Co-designing selfsea, a community platform with and for BIPOC and LGBTQIA+ youth
Rethinking online spaces
At Peer Health Exchange’s Youth Innovation Lab, our work is rooted in helping youth navigate today’s harsh world while recognizing that they’re not alone. Our vision is that all young people get the support they need, wherever and whenever they need it, and whoever they are. Part of the challenge that comes with designing for a large population is prioritizing their identities—like race, ethnicity, gender identity, sexual orientation—at the forefront, proudly. You can’t design a truly safe space that is safe to just one community– like female-identifying, Black or queer. It needs to be something for whomever comes searching, especially if an individual identifies across various communities.
But where can this safe space be? Adults often assume that all online forums are unsafe for young people, and that in-person connection is always preferable to online. The solution isn’t to avoid online spaces, especially not in the mobile and digital-first ecosystem that youth today live in, but create an empathetic antidote that provides safe spaces and meaningful resources not readily found IRL. That’s where selfsea comes in: it’s an inclusive digital community created with and for young people to discuss and share knowledge on identity, mental health and sexual health.
Our evolution into digital work
At the beginning of the COVID-19 pandemic, Peer Health Exchange, a national non-profit organization, wanted to create a tool to support youth ages 13-18 that aligned with their experiences in places they spend most of their time: at home, school and with their social circles. The pandemic curbed the vast majority of school-based programming, cutting young people off from many in-person supports. We wanted to support youth directly in a way that felt authentic and engaging. The device at their fingertips was the conduit.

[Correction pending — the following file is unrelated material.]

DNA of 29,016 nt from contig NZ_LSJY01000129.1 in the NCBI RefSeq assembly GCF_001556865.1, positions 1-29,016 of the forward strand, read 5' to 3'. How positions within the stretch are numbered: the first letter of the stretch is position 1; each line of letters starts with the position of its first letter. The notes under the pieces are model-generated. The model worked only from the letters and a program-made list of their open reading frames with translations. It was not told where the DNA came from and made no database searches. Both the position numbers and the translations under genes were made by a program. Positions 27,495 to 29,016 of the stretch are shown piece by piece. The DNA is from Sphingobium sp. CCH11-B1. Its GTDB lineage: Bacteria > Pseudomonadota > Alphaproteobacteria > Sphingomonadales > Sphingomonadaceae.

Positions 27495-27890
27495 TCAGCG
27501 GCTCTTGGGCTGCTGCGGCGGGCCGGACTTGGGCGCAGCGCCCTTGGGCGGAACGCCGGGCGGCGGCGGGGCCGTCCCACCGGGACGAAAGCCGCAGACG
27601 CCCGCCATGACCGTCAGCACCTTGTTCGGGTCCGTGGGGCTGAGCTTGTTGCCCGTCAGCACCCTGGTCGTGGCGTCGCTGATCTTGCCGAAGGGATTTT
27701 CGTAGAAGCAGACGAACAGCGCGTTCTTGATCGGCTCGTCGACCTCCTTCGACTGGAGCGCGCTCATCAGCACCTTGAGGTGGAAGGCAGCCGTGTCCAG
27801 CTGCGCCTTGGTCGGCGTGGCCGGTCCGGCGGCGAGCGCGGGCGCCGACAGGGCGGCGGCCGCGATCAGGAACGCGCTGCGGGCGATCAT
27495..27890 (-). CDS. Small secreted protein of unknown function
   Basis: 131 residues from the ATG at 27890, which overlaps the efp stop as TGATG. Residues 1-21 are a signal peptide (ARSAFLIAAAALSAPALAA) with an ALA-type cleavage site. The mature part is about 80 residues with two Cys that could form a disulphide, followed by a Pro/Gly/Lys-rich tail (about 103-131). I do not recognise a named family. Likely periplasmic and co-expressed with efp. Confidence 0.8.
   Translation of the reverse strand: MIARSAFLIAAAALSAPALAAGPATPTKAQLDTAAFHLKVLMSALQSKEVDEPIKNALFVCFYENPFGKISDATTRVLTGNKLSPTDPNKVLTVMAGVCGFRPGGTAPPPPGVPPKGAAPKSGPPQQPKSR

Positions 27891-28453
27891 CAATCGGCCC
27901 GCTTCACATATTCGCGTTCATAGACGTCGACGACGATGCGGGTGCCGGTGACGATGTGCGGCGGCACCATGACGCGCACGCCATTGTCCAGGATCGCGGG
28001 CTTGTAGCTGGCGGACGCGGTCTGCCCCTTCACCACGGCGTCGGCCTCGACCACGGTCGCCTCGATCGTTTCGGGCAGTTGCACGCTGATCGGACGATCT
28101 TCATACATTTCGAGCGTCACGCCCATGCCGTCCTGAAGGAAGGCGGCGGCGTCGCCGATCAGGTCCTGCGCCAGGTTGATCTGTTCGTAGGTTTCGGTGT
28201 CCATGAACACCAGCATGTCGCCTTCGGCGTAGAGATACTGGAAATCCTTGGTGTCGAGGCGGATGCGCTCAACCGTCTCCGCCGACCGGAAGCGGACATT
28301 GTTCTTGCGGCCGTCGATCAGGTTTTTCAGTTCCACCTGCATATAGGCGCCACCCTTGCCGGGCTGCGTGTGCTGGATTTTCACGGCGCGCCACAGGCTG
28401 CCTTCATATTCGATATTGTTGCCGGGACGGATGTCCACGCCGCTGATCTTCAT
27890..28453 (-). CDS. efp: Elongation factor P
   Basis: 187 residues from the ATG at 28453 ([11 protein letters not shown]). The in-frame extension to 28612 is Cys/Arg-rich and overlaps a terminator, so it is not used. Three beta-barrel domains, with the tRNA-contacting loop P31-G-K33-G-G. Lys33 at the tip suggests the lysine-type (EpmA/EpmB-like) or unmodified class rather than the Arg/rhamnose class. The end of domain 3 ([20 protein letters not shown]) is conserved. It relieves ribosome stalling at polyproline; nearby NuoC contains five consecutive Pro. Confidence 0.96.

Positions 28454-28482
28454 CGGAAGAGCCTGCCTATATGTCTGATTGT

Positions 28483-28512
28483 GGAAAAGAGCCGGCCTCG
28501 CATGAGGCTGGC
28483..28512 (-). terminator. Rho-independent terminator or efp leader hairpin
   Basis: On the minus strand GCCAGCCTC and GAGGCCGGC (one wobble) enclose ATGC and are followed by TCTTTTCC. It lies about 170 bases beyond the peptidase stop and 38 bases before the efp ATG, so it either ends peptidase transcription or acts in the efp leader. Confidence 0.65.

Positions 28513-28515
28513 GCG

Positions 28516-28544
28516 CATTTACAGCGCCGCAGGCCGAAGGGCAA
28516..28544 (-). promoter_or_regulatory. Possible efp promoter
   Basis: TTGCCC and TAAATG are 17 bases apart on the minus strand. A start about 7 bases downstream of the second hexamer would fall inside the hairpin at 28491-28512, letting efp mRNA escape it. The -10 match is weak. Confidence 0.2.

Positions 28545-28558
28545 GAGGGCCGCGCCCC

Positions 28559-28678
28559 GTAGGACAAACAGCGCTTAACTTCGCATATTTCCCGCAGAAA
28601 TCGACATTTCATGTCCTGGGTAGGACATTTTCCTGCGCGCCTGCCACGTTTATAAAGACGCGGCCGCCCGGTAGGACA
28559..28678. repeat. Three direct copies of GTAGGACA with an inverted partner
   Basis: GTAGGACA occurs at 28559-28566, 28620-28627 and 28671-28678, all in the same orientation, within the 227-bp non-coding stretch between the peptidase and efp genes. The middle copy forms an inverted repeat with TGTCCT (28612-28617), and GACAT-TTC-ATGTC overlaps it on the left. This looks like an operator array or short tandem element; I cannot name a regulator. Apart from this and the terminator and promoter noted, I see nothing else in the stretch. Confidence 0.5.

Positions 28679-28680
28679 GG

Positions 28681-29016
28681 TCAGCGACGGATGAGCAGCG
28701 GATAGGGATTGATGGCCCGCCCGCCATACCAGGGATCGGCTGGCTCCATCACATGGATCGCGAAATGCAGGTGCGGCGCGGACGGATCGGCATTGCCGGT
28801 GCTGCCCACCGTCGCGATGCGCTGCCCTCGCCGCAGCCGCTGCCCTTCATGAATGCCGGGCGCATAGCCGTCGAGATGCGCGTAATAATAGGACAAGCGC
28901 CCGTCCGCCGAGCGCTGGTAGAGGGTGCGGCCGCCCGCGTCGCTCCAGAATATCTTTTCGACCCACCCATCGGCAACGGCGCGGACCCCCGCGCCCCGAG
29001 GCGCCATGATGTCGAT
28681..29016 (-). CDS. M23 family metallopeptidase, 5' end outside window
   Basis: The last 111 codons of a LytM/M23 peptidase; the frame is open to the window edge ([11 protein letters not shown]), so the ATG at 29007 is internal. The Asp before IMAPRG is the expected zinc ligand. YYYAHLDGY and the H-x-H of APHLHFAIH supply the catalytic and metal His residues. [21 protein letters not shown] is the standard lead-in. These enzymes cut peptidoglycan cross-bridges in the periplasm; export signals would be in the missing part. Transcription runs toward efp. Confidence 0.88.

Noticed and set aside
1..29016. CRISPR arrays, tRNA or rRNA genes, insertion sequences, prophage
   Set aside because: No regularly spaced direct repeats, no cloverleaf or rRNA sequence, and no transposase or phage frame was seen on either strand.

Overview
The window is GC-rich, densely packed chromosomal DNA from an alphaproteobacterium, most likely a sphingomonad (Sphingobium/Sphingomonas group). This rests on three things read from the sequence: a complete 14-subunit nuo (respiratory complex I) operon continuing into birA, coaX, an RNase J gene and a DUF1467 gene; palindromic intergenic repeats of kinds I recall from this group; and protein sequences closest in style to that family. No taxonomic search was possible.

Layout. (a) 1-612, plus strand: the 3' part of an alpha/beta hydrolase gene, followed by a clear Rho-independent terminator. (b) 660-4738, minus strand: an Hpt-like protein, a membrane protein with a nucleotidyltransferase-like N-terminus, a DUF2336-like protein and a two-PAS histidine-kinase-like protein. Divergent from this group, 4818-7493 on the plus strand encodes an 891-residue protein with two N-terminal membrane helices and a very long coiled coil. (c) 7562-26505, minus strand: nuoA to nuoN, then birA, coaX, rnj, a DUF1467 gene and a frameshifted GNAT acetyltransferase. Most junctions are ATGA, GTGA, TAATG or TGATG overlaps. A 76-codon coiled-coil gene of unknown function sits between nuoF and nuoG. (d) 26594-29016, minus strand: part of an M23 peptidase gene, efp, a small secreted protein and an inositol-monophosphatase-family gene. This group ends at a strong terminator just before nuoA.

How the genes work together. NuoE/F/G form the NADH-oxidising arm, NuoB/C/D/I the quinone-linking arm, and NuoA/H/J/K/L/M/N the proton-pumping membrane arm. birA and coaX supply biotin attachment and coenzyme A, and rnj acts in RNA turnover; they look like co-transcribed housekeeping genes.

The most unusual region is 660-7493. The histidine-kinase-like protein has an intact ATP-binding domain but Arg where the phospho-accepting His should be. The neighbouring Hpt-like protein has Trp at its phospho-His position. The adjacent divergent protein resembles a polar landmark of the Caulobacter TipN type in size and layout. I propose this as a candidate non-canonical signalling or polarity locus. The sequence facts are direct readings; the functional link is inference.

We started with social media videos on YouTube and TikTok, where the vast majority of youth spend much of their time online. We were a bit skeptical at first– how could 15-second TikTok videos possibly be impactful? But then, we began to see the way young people engaged with the content. Youth were actively engaging, commenting that they were experiencing similar challenges with their mental health, and didn’t know what to do. Those comments were met by peer responses, empathizing, validating their experiences, and offering tips and support.
Observing these interactions convinced us that it was worth investing in a product just for young people. From the beginning of our design process, we stood firm on one nonnegotiable; it had to be co-designed with young people.
Truly centering young people throughout the design process
We didn’t want to come in with preconceived notions about what the product would be from an adult perspective. So, we brought our target audience into the design process before we had any idea what this platform might look like. Our initial Youth Design Group included eight high school students from across the country. We trained them in trauma-informed, youth-centered health design so they would have a framework to share their perspectives, and they articulated very clear ideas of what the product should look like.
They were adamant that they wanted something that reached them directly (with no adult gatekeepers!), that had identity and lived experience at its core, and that helped them recognize that they weren’t alone in their experiences. They wanted other younger people– peers or a little older versus authority holders– to be trained how to answer tough questions and share their own experiences. When our team took to Discord and Reddit to pilot this peer-peer platform, we also found a new depth of altruism: the participants sought out support, and supported one another, but also jumped at the chance to celebrate one another’s victories, large or small.